Vector motors

Discussion in 'The Projects Forum' started by aggieracer, Dec 5, 2013.

  1. aggieracer

    Thread Starter New Member

    Dec 5, 2013
    2
    0
    I am working on a project where we want to run at a large range of speeds.
    .03ft/min to 600ft/min. The motor I have runs a 12.5" dia drive drum.

    Right now I am able to run the 600ft/min at 62Hz but the low range is where I am running into problems. I am using a 1000:1 vector motor and allen bradley 755 drive. In order to run the .03ft/min with my 10:1 gear reduction I need a output frequency of .003Hz. Is this even possible with a drive?
    Has anyone ever run this large of range without secondary gearing?
    Here are my motor specs.
    Specifications: ZDVSM3661T
    SPEC. NUMBER:
    06H928X181Z1
    CATALOG NUMBER:
    ZDVSM3661T
    FL AMPS:
    8.2/4.1
    BEARING-DRIVE-END:
    6206
    BEARING-OPP-DRIVE-END:
    6206
    BLOWER-AMPS:
    --
    BLOWER-HERTZ:
    --
    BLOWER-PHASE:
    --
    BLOWER-VOLTS:
    --
    DESIGN CODE:
    B
    DOE-CODE:
    010A
    FL EFFICIENCY:
    89.5
    FRAME:
    182TC
    HERTZ:
    60
    INSULATION-CLASS:
    F
    MAGNETIZING-CURRENT:
    4.2/2.1
    MAXIMUM-RPM:
    5400
    SPEED [rpm]:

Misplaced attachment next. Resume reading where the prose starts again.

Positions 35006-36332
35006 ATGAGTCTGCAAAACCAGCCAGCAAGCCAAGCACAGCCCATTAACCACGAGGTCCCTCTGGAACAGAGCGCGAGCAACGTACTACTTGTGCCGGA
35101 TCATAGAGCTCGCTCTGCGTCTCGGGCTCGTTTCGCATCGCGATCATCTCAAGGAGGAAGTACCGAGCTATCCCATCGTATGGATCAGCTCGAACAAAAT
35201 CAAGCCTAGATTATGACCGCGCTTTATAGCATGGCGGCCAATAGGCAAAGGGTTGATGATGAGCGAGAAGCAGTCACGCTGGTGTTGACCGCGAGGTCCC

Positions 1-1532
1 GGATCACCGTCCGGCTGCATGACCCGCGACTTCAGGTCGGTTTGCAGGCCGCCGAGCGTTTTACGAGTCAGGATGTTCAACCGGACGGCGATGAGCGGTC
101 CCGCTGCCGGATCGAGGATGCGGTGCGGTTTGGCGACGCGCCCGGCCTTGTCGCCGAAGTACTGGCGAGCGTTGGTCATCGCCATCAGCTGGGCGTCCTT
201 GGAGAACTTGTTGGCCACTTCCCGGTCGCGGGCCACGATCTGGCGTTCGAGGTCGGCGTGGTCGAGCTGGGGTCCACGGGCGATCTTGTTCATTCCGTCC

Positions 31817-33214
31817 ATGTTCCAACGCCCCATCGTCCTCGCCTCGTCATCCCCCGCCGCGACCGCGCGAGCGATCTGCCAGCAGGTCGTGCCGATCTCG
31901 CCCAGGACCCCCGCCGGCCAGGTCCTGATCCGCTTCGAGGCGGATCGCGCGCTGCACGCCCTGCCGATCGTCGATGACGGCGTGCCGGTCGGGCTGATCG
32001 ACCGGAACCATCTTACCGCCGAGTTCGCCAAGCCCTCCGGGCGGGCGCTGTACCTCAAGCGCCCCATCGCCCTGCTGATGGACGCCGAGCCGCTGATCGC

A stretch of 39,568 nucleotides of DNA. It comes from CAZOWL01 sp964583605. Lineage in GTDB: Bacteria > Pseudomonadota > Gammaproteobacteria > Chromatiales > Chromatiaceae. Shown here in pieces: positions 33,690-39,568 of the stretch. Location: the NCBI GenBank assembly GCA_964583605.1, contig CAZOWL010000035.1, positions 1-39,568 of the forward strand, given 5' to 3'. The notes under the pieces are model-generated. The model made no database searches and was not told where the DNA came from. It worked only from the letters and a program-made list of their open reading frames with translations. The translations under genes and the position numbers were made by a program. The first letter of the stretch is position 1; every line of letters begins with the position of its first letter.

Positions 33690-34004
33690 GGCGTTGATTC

1755
    OUTPUT [hp]:
    3 TE
    PHASE:
    3
    RATING:
    40C AMB-CONT
    ROTOR-INERTIA:
    0.3
    SERIAL-NUMBER:
    --
    SERVICE FACTOR:
    1.00
    SLIP-HERTZ:
    1.5
    VOLTAGE:
    230/460

    What does slip-hertz mean? Does this mean the motor will slip under 1.5Hz? This is below the 1000:1 ratio. Should I not get full torque at .06Hz?
     
  2. MaxHeadRoom

    Expert

    Jul 18, 2013
    10,510
    2,369
    I haven't looked at all the issues, motor and VFD details, but .003hz is asking too much from a VFD, particularly without feedback, slip herz is slip frequency, the difference between the applied frequency and the actual rpm, an induction motor can never run at synchronism, a slip frequency is going to occur in order for induction to occur.
    Max.
     
    strantor likes this.
  3. aggieracer

    Thread Starter New Member

    Dec 5, 2013
    2
    0
    Thanks max. I am running with encoder. 1024ppr.
    Is it a good idea to never run below the slip frequency for motor startup?
     
  4. strantor

    AAC Fanatic!

    Oct 3, 2010
    4,302
    1,988
    .003Hz is one electrical cycle every 5.6 minutes. Even if your VFD were capable of this, I doubt there would be any resultant motor movement. I think you will need quite a few multi-speed gearboxes to achieve such a wide range of speeds.
     
  5. MaxHeadRoom

    Expert

    Jul 18, 2013
    10,510
    2,369
    The slip or frequency difference is going to vary with load etc, e.g. a 60 hz induction motor, no VFD, at start up the slip freq. is naturally 60hz, and will decrease as the rotor catches up with the rotating field, with a VFD you have the option of programming the acceleration (maintain a lower slip freq).
    As you may have found out, if you try to accell too fast (high slip freq), the VFD will trip the over current.
    Max.
     
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